Immediate neonatal outcomes after elective induction of labor

J Reprod Med. 2007 Mar;52(3):173-5.


Objective: To examine immediate neonatal outcomes associated with elective labor induction.

Study design: Labor inductions occurring at > or = 38 weeks' gestation were examined during a 6-month period at 2 community hospitals. Medical records were reviewed by trained abstractors to determine the reason for induction (elective vs. medical) and maternal characteristics. The need for newborn resuscitation (1-minute Apgar score < 4) was the primary end point. Multiple logistic regression was used to calculate odds ratios (ORs) and 95% confidence intervals (CIs).

Results: Of the 364 inductions, 54.9% were elective. The odds of a 1-minute Apgar score being < or = 3 were significantly greater when labor was induced for elective reasons than for medical reasons (OR 5.5, 95% CI 1.1-27.9) or was spontaneous (OR 6.5, 95% CI 2.4-17.8), after controlling for mother's age, race and route of delivery. Elective induction was not associated with feal intolerance to labor, a low 5-minute Apgar score or need for admission to a special care nursery.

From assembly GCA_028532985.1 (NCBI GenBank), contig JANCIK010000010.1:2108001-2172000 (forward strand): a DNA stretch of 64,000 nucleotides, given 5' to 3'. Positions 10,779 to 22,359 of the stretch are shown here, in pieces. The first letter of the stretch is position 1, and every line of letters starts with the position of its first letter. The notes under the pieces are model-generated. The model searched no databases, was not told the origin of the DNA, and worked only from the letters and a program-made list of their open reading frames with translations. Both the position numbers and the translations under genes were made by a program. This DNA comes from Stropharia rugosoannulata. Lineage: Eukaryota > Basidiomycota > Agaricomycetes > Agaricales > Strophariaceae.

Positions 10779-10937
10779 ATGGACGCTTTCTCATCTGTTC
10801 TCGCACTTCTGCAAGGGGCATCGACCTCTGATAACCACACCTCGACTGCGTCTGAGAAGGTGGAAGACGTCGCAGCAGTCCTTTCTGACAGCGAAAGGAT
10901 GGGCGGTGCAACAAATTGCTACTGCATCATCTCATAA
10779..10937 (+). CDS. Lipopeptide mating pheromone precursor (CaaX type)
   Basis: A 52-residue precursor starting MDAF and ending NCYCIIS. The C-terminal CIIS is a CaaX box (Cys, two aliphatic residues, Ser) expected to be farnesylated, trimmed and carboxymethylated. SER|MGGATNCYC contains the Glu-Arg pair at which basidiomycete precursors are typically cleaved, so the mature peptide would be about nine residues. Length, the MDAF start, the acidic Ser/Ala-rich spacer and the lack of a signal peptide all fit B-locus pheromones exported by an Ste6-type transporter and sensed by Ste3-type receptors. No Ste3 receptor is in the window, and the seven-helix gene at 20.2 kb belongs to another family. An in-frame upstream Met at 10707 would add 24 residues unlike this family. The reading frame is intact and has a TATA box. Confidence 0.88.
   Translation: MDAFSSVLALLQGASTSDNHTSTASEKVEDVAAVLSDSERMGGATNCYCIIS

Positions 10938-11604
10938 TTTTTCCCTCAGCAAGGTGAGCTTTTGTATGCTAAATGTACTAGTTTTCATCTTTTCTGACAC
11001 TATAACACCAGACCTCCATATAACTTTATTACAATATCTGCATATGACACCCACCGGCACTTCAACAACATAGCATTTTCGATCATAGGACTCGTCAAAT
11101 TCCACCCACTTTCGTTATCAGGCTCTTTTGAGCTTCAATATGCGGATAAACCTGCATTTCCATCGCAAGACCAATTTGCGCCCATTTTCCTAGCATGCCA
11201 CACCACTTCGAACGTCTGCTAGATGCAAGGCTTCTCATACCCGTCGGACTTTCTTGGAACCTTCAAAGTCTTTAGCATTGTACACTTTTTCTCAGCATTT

Conclusion: An elective abortion induction is an independent risk factor for delivery of an infant requiring immediate attention.

Publication types

  • Research Support, Non-U.S. Gov't

MeSH terms

  • Adult
  • Apgar Score*
  • Cesarean Section / statistics & numerical data
  • Cohort Studies
  • Confidence Intervals
  • Female
  • Humans
  • Infant
  • Infant, Newborn
  • Intensive Care, Neonatal / statistics & numerical data
  • Labor, Induced*
  • Logistic Models
  • Male
  • Obstetric Labor Complications / epidemiology*
  • Obstetrics and Gynecology Department, Hospital / statistics & numerical data*
  • Odds Ratio
  • Parity
  • Pregnancy
  • Pregnancy Outcome*
  • Resuscitation
  • Retrospective Studies
  • Risk Factors